Look at these finger-posts a little. There was the Lord Jesus. They didn't recognize Him. But He was there. He had a plan. He took authoritative command of their movements. He gave directions. They obeyed Him. Then came the great haul of fish. Then came the quiet talk about love and service, but with the emphasis on love.
The love was the chief thing. The service was something growing out of love. "Lovest thou Me?" Then thou mayest serve, thou hast the chiefest qualification. Our Lord gave them the lineage of service that morning. These are the generations of true service. A sight of Jesus begets love, a tender, gentle, strong, passionate thing of rarest beauty that is immortal, but must have the constant sight of its father's face for vigorous life. And love at once begets obedience, which grows strong and stout and skilled, as long as it stays in its father's presence. And obedience begets service, untiring, glad, patient service.
There are some outsiders that have come into this family, but they do not have the fine traits of blood-kin. "Duty" is one of these. It serves because it must. And at times it renders fine, high service. But its service comes out of the will, rather than out of the heart. It is ruled more by a sense of propriety, never by a passion of the heart.
"Privilege" is near of kin to duty, and it is a high-born, fine-grained thing. It serves because it is an honour to do so. It is enjoyable to be so highly connected. But it constantly needs proper recognition and appreciation of its work and skill. But these are really outsiders. They have married in, and do not have the real family traits. The one word, and the only one, that may properly be used for true service is that fine word, "passion." True service is a thing of love, a thing of the heart, a flame that pervades and permeates and envelops the whole life within and without, a fire that consumes and controls.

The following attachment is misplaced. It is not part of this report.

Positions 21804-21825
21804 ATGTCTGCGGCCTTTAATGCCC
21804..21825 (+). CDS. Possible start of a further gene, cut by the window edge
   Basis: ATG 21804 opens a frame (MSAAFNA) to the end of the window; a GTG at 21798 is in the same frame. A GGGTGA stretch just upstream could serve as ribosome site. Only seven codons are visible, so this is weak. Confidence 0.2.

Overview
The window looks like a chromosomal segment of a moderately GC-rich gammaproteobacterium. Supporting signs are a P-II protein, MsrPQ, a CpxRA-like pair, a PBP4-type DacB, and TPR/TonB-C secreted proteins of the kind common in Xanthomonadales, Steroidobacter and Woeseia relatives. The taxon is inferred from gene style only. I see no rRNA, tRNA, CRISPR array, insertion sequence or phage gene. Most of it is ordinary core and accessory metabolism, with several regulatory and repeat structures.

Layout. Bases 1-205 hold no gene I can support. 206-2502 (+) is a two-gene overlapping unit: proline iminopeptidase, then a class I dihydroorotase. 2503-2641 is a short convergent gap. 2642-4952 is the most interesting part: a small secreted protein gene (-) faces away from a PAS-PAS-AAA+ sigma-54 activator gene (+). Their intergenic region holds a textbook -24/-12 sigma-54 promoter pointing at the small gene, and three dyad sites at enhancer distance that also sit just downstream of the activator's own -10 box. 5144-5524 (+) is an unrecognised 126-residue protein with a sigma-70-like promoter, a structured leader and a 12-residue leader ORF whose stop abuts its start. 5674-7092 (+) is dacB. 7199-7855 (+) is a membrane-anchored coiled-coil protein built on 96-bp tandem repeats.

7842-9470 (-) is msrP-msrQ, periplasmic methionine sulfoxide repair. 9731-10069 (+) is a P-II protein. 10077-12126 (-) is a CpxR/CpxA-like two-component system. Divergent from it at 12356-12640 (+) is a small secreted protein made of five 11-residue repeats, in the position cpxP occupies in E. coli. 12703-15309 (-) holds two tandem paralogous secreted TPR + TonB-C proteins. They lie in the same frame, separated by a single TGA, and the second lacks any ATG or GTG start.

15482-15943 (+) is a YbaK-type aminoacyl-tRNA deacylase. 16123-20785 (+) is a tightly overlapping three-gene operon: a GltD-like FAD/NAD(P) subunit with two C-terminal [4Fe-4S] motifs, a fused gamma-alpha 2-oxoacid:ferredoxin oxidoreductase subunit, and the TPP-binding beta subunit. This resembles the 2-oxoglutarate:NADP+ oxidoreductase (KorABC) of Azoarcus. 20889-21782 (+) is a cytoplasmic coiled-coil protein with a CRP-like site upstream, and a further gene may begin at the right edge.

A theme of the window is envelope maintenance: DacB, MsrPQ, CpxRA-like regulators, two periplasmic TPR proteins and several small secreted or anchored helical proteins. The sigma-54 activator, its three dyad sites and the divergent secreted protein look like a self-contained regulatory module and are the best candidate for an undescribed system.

The Lord Jesus, His presence, His plan, His authoritative leadership, their obedience, love thrice asked and given, service because of love, -- these are the finger-posts for these perplexed men. They can be put into very simple shape for our guidance. Three finger-posts hung up will include all of them, -- clear vision, a spirit of obedience, a heart of tender love. These are the three great essentials of all true, full following. And there will not be, there cannot be, true full following without all three of these. There may be much earnest, honest service, much faithful plodding, and hard work, and much good done. But there's always less than the best. There is less than should be. The best results are not being got for the effort expended, except where these three are blended.
A clear vision means simply a clear understanding of things as they are, and of what needs to be done, with all the facts in that belong in. A spirit of obedience means not only an obedience in spirit, a spirited obedience, but an obedience that fits into the spirit of the Leader and His plans. And through these as a fine fragrance breathes a heart of tender undiscourageable love.
Not Quite In Is Outside.
These three things must be kept in poise. So the Master plans. This is the parable of the fishing. There are many illustrations of one only of these, or two, in action. And the bad or poor result that works out can be plainly seen. The Holy Spirit with great plainness and faithfulness has hung up cautionary signs along the road.
There may be clear vision without obedience. That is, a clear understanding of the Master's plan, but a failure to fit in. That will mean a dimming vision. And if persisted in, it will mean spiritual disaster. The great illustration of this is Judas. Judas had as clear a vision, in all likelihood, as the others when he was chosen for discipleship, and later for apostleship. There was the possibility of a John in Judas, even as there was the possibility of a Judas in John. Both are in every man. But Judas was not true to the vision he had. He wanted to use the Master to further his own plans and advantage. And the vision slowly blurred and dimmed, as the under nature was given the upper hand. The Master's clear insight recognized the demon spirit that Judas had allowed to come in, though Judas did not. Then came the dastardly act of betrayal. And Judas has been held up to universal scorn and condemnation.